Calm Before the Storm

A helpful person sent me a link to Bernand Lunn’s “Bits of Destruction Hit the Book Publishing Industry” Part One and Part Two, which envisions Google Search, e-books, and print on demand as three big waves crashing over the publishing industry.

I just have time to quote Lunn’s predictions for authors, prior to returning to the waves myself…

“1. The end of advances. The irony is that the authors who really need advances, the new ones scraping by on Ramen noodles, cannot get them. Meanwhile authors who don’t need them, the ones living the high life off of previous royalties or whatever made them famous enough to get an advance, are showered with ridiculous advances at the end of bidding wars between big publishers. Authors will write without advances. Unlike movies, books are relatively cheap to create. In the digitized world of e-books and print on demand, authors get paid as soon as someone buys the first copy. The lack of an advance will be compensated for by a bigger share of the revenue pie.”

“2. Authors getting a bigger share of the pie. It makes no sense for authors to get only 10% in a digitized world. We expect this to grow from 10% to 30% or more. Digitization takes most of the costs out of the supply chain. So, unless an intermediary such as Amazon charges monopoly-like rents, authors will get a bigger share. Amazon has amazing power today and will squeeze everyone in the supply chain. But new competition will emerge (we’ll look at this later), and keeping authors happy is critical to the success of publishers. Authors are like software developers, not powerful individually but incredibly powerful en masse (and just as ornery!). Authors will need a bigger share also because prices will be coming down. But the drop in price, coupled with globalization, will open up new markets in which to sell books and therefore generate more revenue. “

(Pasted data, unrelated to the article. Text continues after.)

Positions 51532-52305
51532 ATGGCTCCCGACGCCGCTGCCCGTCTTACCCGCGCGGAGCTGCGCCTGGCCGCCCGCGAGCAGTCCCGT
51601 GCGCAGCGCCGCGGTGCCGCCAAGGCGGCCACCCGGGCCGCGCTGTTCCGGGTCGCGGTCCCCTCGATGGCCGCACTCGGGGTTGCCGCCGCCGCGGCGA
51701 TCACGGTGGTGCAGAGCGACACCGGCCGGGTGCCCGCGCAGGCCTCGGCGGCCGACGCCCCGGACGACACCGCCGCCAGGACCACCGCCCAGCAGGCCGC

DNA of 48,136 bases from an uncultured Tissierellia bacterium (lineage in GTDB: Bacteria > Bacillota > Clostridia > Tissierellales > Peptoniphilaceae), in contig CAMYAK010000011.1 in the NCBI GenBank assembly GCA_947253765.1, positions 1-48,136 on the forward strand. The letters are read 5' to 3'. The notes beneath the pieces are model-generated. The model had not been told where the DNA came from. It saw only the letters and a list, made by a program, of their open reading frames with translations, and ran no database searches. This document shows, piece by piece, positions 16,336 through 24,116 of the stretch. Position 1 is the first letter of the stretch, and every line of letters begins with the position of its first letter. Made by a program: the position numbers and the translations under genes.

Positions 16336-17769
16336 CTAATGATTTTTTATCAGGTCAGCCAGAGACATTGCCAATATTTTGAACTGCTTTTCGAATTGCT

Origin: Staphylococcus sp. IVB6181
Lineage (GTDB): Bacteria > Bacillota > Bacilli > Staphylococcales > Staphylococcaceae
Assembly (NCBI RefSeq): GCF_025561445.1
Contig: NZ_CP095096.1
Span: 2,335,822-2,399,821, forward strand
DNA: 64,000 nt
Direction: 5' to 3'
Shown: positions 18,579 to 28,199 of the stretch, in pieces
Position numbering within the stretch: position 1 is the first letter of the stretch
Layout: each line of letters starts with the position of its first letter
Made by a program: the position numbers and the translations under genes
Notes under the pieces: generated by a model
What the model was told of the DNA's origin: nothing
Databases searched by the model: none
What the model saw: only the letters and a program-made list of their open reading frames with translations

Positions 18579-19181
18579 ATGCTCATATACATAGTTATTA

“3. Authors creating the finished product. Today, authors write and publishers look after the cover art and editing. If authors were to get 30% or more, they would have to take on these two other jobs. But in a world of desktop publishing tools and social networks to organize work and editing, this will not be hard.”

“4. Online marketing replacing book tours. It is the bane of the author’s life. The book tour is wonderful the first time: “Wow, I am a real author now.” But this is not the same as musicians going on tour. Musicians are performing their job in its natural environment during live shows; not true of authors reflecting on their books on stage. There are many and much better ways to promote books online.”
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  • The other Olga

    I disagree about online marketing replacing book tours. The more readings I go to, the more valuable I find them, and, frankly, the more books I buy.
    My own evidence is anecdotal, of course; would be interesting to see statistics..

  • Fran

    Now if I could just figure out what that online marketing entails…